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Securing Your Mail Server

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If you are purchasing your own domain name to run a mail server at your office, here are some suggestions and resources to help you secure your mail server. With an unsecured server, a spammer would be able to send email through your server.

  • Use a static IP and get the reverse DNS (PTR records) set up correctly. Most mail servers do a reverse IP lookup on the sending mail transfer agent (MTA), your server IP. If there are no records or the PTR does not match the domain name of the sending mail server, the mail may be rejected.

    Example: Your mail server name is mail.mydomain.com and the IP is 192.168.0.5. The IP of 192.168.0.5 must point to the domain name of mail.mydomain.com.
     
  • Never allow email to be sent unless the sender validates themselves. This can be done by IP or by submitting a user name and password. The user name and password is preferable because an IP can change. If your network gets infected with a mass mailing worm, the worm tries to send email using the SMTP settings on the infected computer. By requiring a user name and password, you may be able to stop this type of activity.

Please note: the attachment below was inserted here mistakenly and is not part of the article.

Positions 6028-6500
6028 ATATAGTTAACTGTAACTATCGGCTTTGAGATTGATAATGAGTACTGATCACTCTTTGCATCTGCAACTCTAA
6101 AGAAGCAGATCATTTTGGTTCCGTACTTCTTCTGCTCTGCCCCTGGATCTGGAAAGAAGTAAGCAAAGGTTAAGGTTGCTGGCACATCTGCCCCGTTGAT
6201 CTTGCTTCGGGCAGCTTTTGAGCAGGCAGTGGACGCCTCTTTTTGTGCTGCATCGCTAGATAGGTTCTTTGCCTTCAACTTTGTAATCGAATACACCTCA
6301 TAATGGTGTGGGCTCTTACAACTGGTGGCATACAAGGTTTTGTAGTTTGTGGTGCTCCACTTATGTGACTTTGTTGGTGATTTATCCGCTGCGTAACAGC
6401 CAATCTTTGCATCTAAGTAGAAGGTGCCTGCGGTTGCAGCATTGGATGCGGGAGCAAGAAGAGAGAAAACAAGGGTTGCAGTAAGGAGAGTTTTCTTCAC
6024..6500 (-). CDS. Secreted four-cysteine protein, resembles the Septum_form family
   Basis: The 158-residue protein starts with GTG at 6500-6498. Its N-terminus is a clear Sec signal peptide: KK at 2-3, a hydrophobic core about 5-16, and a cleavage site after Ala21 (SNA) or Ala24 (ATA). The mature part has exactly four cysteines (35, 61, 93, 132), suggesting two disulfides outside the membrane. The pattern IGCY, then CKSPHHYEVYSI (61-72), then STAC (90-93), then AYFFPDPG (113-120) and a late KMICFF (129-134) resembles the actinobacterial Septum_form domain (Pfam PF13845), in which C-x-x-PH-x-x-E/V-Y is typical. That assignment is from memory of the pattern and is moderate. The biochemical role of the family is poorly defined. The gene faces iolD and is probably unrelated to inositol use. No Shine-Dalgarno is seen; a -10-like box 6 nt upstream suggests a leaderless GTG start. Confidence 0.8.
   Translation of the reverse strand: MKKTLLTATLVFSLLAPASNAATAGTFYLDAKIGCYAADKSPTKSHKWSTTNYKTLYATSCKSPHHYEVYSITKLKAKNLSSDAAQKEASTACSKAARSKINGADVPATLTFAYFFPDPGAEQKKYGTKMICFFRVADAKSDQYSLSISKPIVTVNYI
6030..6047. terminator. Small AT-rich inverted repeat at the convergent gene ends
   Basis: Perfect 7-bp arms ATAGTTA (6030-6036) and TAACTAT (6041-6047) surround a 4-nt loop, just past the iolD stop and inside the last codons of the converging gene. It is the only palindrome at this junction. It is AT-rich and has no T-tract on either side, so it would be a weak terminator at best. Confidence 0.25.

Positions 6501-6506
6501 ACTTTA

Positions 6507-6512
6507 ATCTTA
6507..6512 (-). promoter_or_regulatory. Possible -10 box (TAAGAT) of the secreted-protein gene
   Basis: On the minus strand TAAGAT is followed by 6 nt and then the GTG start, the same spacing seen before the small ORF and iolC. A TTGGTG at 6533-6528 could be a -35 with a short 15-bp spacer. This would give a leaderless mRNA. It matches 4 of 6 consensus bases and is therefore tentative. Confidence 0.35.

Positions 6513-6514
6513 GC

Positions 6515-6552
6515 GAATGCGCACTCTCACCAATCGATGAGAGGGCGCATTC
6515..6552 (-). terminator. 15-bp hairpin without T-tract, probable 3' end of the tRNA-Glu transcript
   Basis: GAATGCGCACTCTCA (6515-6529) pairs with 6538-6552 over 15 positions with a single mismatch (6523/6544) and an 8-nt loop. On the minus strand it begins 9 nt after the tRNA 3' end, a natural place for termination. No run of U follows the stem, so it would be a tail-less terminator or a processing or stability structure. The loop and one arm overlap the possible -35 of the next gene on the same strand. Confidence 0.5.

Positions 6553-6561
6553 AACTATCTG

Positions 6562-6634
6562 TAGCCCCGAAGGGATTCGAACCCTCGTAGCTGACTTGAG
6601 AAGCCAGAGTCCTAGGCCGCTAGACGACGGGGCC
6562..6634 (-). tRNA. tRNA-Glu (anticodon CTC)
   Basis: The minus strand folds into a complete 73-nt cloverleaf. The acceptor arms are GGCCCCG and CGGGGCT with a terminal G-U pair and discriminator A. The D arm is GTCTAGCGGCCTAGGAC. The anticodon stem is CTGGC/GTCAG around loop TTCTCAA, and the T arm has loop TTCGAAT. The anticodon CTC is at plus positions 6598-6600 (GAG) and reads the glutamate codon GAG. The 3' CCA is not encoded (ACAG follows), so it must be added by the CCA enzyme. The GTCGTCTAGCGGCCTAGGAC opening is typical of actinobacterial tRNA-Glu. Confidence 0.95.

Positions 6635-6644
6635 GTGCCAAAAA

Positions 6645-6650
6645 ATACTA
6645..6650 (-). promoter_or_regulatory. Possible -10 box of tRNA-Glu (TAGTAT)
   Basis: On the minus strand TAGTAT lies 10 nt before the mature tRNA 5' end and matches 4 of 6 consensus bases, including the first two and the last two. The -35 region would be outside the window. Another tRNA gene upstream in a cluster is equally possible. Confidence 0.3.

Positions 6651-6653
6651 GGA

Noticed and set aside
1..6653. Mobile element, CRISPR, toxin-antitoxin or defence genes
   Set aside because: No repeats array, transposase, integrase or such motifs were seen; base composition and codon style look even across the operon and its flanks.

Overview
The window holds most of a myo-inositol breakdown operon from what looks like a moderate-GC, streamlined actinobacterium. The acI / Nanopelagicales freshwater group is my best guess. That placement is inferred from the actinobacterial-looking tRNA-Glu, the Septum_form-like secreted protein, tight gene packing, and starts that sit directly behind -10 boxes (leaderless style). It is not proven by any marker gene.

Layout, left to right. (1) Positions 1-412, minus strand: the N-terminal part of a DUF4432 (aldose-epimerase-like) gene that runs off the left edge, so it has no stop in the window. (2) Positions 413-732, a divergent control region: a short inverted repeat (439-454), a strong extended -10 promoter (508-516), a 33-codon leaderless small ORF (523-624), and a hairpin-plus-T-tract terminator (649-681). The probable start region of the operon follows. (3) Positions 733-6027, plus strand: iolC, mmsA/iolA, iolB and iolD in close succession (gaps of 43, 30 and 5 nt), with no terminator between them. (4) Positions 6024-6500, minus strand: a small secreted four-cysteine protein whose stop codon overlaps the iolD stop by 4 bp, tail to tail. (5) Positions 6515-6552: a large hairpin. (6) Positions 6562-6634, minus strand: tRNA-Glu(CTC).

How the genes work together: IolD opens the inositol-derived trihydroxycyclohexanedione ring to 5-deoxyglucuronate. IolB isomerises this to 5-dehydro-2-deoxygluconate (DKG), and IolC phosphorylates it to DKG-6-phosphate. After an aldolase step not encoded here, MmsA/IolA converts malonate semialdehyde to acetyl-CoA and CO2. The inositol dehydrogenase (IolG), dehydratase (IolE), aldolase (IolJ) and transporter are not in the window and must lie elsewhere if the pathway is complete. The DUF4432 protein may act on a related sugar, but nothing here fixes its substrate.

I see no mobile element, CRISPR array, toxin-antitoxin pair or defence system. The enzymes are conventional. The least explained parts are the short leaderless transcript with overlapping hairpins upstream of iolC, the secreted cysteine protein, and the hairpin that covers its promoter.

• Only allow mail to be sent through the server from internal IP addresses. If your associates need to send email from home, use a VPN to gain access to the network. After they validate using a user name and password, email can be sent.
  • Log all transactions and off load the logs to a secure server. This helps track email that has been sent through the server. By off loading the logs to another server, a hacker would not have access to the logs. If the server is compromised, hackers usually change the logs to cover their tracks. Do not forget to use a date and time stamp for each transaction.
  • Run anti-virus and anti-spam filters on the server as well as on your devices. This helps protect your network and the anti-spam filters help reduce junk email from reaching your users.
  • Complete updates and patch your mail server software.
  • If possible, do not bounce messages back to the sender containing viruses or bad addresses. Instead, either delete or route the messages to a dummy account. This helps reduce the propagation of viruses and harvesting schemes. Most of the reply addresses contained in these emails are fake.